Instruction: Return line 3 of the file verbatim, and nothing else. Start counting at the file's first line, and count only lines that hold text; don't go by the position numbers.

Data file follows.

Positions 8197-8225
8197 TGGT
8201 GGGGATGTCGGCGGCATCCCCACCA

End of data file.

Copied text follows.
8201 GGGGATGTCGGCGGCATCCCCACCA